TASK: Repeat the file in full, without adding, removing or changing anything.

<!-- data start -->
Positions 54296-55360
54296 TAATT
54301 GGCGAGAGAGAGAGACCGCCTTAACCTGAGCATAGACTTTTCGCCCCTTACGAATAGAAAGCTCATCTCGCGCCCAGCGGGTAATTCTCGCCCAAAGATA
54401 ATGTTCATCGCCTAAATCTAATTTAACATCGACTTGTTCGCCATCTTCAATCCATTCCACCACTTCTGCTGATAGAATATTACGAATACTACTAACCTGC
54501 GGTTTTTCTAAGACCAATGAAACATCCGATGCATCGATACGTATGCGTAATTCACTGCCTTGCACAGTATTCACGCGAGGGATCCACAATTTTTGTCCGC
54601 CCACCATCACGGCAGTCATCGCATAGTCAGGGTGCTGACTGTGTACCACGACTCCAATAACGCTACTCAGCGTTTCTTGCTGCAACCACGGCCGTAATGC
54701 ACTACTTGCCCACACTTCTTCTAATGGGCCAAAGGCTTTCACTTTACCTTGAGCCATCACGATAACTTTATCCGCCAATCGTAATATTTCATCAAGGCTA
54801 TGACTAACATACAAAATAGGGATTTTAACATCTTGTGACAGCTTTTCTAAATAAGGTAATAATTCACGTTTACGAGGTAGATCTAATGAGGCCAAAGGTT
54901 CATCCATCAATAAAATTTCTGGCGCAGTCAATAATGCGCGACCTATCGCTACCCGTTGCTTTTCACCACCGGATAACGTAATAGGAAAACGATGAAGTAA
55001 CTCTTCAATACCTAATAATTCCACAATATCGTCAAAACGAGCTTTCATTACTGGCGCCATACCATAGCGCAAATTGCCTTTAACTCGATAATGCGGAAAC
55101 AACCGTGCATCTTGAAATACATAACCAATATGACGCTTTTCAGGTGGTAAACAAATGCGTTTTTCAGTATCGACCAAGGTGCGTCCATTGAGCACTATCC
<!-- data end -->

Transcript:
Positions 54296-55360
54296 TAATT
54301 GGCGAGAGAGAGAGACCGCCTTAACCTGAGCATAGACTTTTCGCCCCTTACGAATAGAAAGCTCATCTCGCGCCCAGCGGGTAATTCTCGCCCAAAGATA
54401 ATGTTCATCGCCTAAATCTAATTTAACATCGACTTGTTCGCCATCTTCAATCCATTCCACCACTTCTGCTGATAGAATATTACGAATACTACTAACCTGC
54501 GGTTTTTCTAAGACCAATGAAACATCCGATGCATCGATACGTATGCGTAATTCACTGCCTTGCACAGTATTCACGCGAGGGATCCACAATTTTTGTCCGC
54601 CCACCATCACGGCAGTCATCGCATAGTCAGGGTGCTGACTGTGTACCACGACTCCAATAACGCTACTCAGCGTTTCTTGCTGCAACCACGGCCGTAATGC
54701 ACTACTTGCCCACACTTCTTCTAATGGGCCAAAGGCTTTCACTTTACCTTGAGCCATCACGATAACTTTATCCGCCAATCGTAATATTTCATCAAGGCTA
54801 TGACTAACATACAAAATAGGGATTTTAACATCTTGTGACAGCTTTTCTAAATAAGGTAATAATTCACGTTTACGAGGTAGATCTAATGAGGCCAAAGGTT
54901 CATCCATCAATAAAATTTCTGGCGCAGTCAATAATGCGCGACCTATCGCTACCCGTTGCTTTTCACCACCGGATAACGTAATAGGAAAACGATGAAGTAA
55001 CTCTTCAATACCTAATAATTCCACAATATCGTCAAAACGAGCTTTCATTACTGGCGCCATACCATAGCGCAAATTGCCTTTAACTCGATAATGCGGAAAC
55101 AACCGTGCATCTTGAAATACATAACCAATATGACGCTTTTCAGGTGGTAAACAAATGCGTTTTTCAGTATCGACCAAGGTGCGTCCATTGAGCACTATCC